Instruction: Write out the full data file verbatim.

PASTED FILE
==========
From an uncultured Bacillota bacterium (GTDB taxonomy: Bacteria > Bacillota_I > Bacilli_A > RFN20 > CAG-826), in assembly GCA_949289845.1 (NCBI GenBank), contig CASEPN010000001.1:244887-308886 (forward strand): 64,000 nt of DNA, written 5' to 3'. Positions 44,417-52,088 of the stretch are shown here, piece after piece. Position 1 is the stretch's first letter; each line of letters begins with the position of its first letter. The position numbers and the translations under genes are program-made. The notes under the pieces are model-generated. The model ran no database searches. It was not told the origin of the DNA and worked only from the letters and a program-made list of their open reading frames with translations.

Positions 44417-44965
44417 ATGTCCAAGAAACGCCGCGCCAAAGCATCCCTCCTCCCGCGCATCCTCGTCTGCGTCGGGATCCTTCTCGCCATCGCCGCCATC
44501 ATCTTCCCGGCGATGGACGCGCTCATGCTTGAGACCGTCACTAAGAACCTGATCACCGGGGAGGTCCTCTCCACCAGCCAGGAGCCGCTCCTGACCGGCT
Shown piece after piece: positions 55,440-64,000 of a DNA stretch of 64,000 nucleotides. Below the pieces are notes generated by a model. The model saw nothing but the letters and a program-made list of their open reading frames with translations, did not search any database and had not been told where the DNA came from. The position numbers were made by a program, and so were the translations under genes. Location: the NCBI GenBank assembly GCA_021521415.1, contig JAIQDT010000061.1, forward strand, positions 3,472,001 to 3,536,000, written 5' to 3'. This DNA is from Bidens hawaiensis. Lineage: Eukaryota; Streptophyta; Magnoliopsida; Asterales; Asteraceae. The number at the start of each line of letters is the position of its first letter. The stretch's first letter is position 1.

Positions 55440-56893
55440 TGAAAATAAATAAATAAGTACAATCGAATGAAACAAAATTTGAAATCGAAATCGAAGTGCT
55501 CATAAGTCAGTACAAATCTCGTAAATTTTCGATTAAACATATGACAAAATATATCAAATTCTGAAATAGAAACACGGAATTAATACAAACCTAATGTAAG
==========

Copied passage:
From an uncultured Bacillota bacterium (GTDB taxonomy: Bacteria > Bacillota_I > Bacilli_A > RFN20 > CAG-826), in assembly GCA_949289845.1 (NCBI GenBank), contig CASEPN010000001.1:244887-308886 (forward strand): 64,000 nt of DNA, written 5' to 3'. Positions 44,417-52,088 of the stretch are shown here, piece after piece. Position 1 is the stretch's first letter; each line of letters begins with the position of its first letter. The position numbers and the translations under genes are program-made. The notes under the pieces are model-generated. The model ran no database searches. It was not told the origin of the DNA and worked only from the letters and a program-made list of their open reading frames with translations.

Positions 44417-44965
44417 ATGTCCAAGAAACGCCGCGCCAAAGCATCCCTCCTCCCGCGCATCCTCGTCTGCGTCGGGATCCTTCTCGCCATCGCCGCCATC
44501 ATCTTCCCGGCGATGGACGCGCTCATGCTTGAGACCGTCACTAAGAACCTGATCACCGGGGAGGTCCTCTCCACCAGCCAGGAGCCGCTCCTGACCGGCT
Shown piece after piece: positions 55,440-64,000 of a DNA stretch of 64,000 nucleotides. Below the pieces are notes generated by a model. The model saw nothing but the letters and a program-made list of their open reading frames with translations, did not search any database and had not been told where the DNA came from. The position numbers were made by a program, and so were the translations under genes. Location: the NCBI GenBank assembly GCA_021521415.1, contig JAIQDT010000061.1, forward strand, positions 3,472,001 to 3,536,000, written 5' to 3'. This DNA is from Bidens hawaiensis. Lineage: Eukaryota; Streptophyta; Magnoliopsida; Asterales; Asteraceae. The number at the start of each line of letters is the position of its first letter. The stretch's first letter is position 1.

Positions 55440-56893
55440 TGAAAATAAATAAATAAGTACAATCGAATGAAACAAAATTTGAAATCGAAATCGAAGTGCT
55501 CATAAGTCAGTACAAATCTCGTAAATTTTCGATTAAACATATGACAAAATATATCAAATTCTGAAATAGAAACACGGAATTAATACAAACCTAATGTAAG